The strain of V. metschnikovii isolated was a gram-negative, curved rod. This facultative aeroanaerobic bacillus formed opaque colonies (diameter 3 mm) on blood agar in 24 h and showed complete hemolysis. It was catalase positive, oxidase negative, and did not reduce nitrate to nitrite. This strain was identified as V. metschnikovii with an ID GBN Vitek 2 card (bioMérieux, Marcy l’Etoile, France) (acceptable T identification index 0.22). Confirmation was done with a Microseq 500 16S ribosomal DNA bacterial kit (PE Applied Biosystems, Foster City, CA, USA). A 475-bp fragment was sequenced in an automated sequencer (360 ABI Prism, PE Applied Biosystems). The fragment was compared with National Center for Biotechnology Information (Bethesda, MD, USA) GenBank entries and showed 99% homology with V. metschnikovii (GenBank accession no. X74712.1). In vitro susceptibility testing with the AST-N032 Vitek 2 card (bioMérieux) showed that the organism was resistant to ampicillin, ticarcillin, piperacillin, and aminoglycosides.
The patient was successfully extubated. He was transferred to a pneumology ward on day 9 and discharged on day 15. Antimicrobial treatment was stopped on day 10.
Most nonhuman strains of V. metschnikovii are usually found in aquatic habitats (e.g., lakes and marine waters). Human clinical infections with this bacterium are rare; however, cases of epidemic diarrhea caused by V. metschnikovii have been reported (5,6). Contamination by water or fish was not always demonstrated in these cases, but an orofecal source is possible. In coproculture, this microorganism is probably not diagnosed: it was initially identified as normal aerobic flora because it was oxidase negative.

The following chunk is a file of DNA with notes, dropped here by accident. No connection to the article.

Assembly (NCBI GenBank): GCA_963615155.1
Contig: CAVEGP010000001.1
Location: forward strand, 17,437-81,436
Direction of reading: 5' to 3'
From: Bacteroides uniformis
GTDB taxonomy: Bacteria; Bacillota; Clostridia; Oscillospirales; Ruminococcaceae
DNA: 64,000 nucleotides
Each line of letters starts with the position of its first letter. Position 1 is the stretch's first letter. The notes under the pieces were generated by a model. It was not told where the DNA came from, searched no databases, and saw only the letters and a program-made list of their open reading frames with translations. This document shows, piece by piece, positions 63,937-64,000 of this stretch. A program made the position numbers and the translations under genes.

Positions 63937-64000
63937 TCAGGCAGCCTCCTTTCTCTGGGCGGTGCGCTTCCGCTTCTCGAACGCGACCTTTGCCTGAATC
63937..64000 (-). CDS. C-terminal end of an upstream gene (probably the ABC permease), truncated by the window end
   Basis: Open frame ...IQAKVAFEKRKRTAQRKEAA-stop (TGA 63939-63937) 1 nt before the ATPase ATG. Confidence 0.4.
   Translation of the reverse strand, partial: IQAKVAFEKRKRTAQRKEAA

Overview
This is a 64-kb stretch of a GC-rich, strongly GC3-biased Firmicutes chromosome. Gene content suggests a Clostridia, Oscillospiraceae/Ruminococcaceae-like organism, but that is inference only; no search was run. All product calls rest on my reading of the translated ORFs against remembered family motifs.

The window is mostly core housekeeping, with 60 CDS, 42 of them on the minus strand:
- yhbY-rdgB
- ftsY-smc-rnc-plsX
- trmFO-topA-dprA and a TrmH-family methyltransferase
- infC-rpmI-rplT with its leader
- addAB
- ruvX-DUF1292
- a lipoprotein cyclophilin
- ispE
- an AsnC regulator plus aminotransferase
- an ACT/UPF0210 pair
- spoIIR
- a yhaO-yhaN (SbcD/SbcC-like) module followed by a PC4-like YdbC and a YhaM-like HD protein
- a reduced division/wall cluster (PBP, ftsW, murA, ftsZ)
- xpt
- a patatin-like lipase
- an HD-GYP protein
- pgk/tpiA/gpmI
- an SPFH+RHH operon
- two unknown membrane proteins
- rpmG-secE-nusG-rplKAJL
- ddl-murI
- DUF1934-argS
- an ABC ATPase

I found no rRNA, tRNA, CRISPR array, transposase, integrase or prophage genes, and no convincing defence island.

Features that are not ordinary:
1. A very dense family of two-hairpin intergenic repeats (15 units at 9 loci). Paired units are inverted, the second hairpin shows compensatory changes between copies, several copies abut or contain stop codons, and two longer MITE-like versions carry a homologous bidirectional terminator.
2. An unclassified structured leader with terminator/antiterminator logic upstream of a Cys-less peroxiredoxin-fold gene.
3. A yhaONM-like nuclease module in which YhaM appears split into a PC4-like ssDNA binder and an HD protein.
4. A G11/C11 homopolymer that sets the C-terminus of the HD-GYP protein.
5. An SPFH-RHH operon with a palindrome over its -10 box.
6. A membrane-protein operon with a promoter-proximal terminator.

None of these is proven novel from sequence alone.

The first case of septicemia with V. metschnikovii was reported in 1981 in a patient with peritonitis and an inflamed gallbladder (1). Three other patients with similar septicemia, all >70 years of age, were described (7,8); 2 had polymicrobial results in blood cultures. V. metschnikovii was also found in a mucocutaneous site (wound infection) after saphenectomy in swab samples of the wound site (9).
The patient in our study denied contact with lake or sea water, and he had not eaten any seafood. He was a retired carpenter without contact with domestic or wild animals and did not recall an episode of diarrhea before his hospitalization. The source of contamination that caused his acute respiratory failure was not identified.
Miyake et al. showed that V. metschnikovii produces a cytolysin with hemolytic properties (10). This finding might explain the invasive process of this bacterium, which resulted in pulmonary lesions in a patient with respiratory deficiency. As far as we know, this is the first case of pneumonia caused by V. metschnikovii.
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Please use the form below to submit correspondence to the authors or contact them at the following address:
Frédéric Wallet, Laboratoire de Bactériologie-Hygiène, Boulevard du Pr Leclercq, 59037 Lille Cedex, France; fax: 33-3-20-44-48-95